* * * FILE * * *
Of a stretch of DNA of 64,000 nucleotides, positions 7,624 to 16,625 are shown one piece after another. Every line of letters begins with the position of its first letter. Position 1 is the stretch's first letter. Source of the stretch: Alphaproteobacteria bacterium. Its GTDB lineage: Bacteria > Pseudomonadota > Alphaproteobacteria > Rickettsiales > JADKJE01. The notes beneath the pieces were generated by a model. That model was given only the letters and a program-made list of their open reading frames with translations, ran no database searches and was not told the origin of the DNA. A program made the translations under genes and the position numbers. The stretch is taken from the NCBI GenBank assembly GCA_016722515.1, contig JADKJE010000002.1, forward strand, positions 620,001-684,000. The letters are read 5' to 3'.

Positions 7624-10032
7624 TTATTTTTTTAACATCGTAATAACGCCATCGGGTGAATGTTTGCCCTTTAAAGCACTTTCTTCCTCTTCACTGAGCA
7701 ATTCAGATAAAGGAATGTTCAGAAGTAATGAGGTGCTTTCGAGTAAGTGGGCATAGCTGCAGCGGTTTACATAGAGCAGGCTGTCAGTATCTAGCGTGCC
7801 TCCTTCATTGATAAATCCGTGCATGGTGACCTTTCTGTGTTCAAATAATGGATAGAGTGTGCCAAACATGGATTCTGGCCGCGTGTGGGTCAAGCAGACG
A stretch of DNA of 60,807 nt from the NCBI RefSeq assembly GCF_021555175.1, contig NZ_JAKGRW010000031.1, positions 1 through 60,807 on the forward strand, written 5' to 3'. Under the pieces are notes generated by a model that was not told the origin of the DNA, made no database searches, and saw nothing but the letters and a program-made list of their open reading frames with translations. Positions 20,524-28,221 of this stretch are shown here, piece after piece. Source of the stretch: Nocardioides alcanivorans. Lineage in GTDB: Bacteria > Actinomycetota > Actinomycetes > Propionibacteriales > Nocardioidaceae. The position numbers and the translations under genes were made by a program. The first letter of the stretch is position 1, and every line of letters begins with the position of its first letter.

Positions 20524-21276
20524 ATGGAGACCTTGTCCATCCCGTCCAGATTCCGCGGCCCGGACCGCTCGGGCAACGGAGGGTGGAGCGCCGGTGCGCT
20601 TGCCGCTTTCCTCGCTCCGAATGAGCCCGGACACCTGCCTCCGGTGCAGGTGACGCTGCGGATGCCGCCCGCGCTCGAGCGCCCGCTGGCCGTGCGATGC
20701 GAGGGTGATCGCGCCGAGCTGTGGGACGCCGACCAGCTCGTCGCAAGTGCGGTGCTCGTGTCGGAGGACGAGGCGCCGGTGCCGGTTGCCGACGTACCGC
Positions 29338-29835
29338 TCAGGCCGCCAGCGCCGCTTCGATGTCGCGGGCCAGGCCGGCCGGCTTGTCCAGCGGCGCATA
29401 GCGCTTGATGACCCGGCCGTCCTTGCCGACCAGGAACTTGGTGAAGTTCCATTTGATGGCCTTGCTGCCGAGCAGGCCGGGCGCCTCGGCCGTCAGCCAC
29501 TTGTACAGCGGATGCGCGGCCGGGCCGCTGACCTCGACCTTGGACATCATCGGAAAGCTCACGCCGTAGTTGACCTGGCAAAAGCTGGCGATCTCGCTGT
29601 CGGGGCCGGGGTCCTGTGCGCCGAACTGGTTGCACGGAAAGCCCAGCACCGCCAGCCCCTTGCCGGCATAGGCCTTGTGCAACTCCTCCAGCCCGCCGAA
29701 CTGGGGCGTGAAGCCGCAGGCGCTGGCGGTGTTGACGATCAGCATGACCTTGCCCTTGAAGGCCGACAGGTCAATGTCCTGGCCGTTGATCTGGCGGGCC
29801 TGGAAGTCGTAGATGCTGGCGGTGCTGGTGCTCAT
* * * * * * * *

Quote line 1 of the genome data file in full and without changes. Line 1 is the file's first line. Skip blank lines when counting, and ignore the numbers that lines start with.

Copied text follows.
Of a stretch of DNA of 64,000 nucleotides, positions 7,624 to 16,625 are shown one piece after another. Every line of letters begins with the position of its first letter. Position 1 is the stretch's first letter. Source of the stretch: Alphaproteobacteria bacterium. Its GTDB lineage: Bacteria > Pseudomonadota > Alphaproteobacteria > Rickettsiales > JADKJE01. The notes beneath the pieces were generated by a model. That model was given only the letters and a program-made list of their open reading frames with translations, ran no database searches and was not told the origin of the DNA. A program made the translations under genes and the position numbers. The stretch is taken from the NCBI GenBank assembly GCA_016722515.1, contig JADKJE010000002.1, forward strand, positions 620,001-684,000. The letters are read 5' to 3'.